Feels like this post hasn't aged well already. I missed a portion while I was driving home, bit what I saw showed information not given yet.  Ivanka might not be a favorite any longer...

Change things? Maybe not.  But it should.

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14 minutes ago, DMC said:

This is just being a cynic for cynicism's sake.  Nobody seriously thinks they will change anyone's mind.  Doesn't mean they're not still important.

Hard to see how important it is big picture wise if it turns out to largely be a rehash of old news with some random new tidbits that makes people feel ever more numb. 

2 minutes ago, Jaxom 1974 said:

Feels like this post hasn't aged well already. I missed a portion while I was driving home, bit what I saw showed information not given yet.  Ivanka might not be a favorite any longer...

Change things? Maybe not.  But it should.

Of course it should. This should be horrifying to most Americans. But it's probably not. My guess is that very people watched much of the hearing at all and if they did their minds were already made up.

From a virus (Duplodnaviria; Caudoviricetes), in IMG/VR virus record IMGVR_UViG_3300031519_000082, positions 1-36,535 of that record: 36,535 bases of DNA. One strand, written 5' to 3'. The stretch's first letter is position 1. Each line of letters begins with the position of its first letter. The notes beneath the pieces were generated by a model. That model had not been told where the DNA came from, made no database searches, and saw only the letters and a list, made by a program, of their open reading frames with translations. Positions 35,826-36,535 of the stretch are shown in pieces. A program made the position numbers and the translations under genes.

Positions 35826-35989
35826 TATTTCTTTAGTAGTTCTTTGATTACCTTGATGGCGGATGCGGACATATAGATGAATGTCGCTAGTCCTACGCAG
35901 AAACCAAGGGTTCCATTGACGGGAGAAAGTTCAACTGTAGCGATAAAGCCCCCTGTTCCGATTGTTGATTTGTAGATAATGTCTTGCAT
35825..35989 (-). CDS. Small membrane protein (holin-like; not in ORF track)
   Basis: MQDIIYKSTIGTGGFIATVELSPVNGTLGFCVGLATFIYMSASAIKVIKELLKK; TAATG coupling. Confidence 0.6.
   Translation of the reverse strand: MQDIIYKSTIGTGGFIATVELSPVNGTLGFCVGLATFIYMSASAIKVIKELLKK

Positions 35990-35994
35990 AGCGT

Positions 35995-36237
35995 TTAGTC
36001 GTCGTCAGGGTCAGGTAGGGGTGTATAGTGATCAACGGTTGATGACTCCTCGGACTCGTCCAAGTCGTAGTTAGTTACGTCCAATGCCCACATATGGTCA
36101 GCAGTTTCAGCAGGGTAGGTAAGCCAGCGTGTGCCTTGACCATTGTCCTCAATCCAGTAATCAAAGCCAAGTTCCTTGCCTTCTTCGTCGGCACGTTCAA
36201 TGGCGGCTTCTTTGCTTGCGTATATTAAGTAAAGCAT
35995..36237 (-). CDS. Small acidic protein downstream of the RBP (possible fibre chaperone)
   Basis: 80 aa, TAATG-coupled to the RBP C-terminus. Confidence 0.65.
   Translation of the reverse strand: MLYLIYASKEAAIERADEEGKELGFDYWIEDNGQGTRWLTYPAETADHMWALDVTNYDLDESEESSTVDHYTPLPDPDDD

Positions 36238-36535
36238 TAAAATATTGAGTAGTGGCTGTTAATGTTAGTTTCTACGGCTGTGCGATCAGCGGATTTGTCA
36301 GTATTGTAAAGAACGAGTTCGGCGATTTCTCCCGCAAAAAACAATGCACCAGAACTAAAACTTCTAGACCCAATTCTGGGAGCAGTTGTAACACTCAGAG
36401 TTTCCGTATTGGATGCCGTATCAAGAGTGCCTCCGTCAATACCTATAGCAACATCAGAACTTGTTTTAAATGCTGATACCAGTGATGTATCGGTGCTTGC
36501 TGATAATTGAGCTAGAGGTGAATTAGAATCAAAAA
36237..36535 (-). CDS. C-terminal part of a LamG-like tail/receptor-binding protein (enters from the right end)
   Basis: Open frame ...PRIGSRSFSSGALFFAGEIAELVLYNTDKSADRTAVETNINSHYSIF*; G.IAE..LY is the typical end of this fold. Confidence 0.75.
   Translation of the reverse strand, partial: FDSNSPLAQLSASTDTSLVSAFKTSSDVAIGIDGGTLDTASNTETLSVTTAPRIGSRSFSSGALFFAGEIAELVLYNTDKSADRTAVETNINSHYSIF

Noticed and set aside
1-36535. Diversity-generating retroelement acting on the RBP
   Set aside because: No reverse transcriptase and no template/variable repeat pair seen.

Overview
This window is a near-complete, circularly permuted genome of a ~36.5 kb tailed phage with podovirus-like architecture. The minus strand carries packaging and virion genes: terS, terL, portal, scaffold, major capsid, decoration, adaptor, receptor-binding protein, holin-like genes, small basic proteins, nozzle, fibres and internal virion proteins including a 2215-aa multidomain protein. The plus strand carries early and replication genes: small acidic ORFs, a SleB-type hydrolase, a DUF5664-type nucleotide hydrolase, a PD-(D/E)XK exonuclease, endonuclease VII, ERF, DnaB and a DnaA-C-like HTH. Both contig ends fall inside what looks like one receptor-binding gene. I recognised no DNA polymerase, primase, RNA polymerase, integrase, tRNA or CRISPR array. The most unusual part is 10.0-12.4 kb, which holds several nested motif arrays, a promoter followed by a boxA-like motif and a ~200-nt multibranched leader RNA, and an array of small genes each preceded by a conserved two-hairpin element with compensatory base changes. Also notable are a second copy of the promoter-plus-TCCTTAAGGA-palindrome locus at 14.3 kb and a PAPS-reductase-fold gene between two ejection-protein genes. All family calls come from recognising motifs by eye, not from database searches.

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Fun fact: Fox aired F*cker Carlsen's show... without commercial breaks. No switching channels tonight!

 

ETA: While it would be nice if these hearings changed people's minds, or at least refresh some meomies, I think the most important member of the audience is Merrick effing Garland. I mean, I'm sure they all have pocket pardons, but still.

I missed Ivanka's statement.

Jared's "whining" comment was something else...

Edited by Mindwalker
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7 minutes ago, Tywin et al. said:

Hard to see how important it is big picture wise if it turns out to largely be a rehash of old news with some random new tidbits that makes people feel ever more numb. 

Well, first of all, the committee and its investigation has already elicited tons of new information - a lot of it they've leaked over the last year.  Second, this is like saying the 9/11 commission was worthless because it didn't affect the 2004 election.  I guess you could say the public hearings are "just for show," but it'd be even more weird - and objectionable - if they didn't have public hearings.

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25 minutes ago, KingintheNorth4 said:

I can hear the NRA bought GOP now: "Arm the manufacturers!"

New conservative conspiracy theory going around that at least some of these mass shooters were 'programmed' by liberals and released whenever required to bolster the anti-gun laws needed to 'take our guns away.'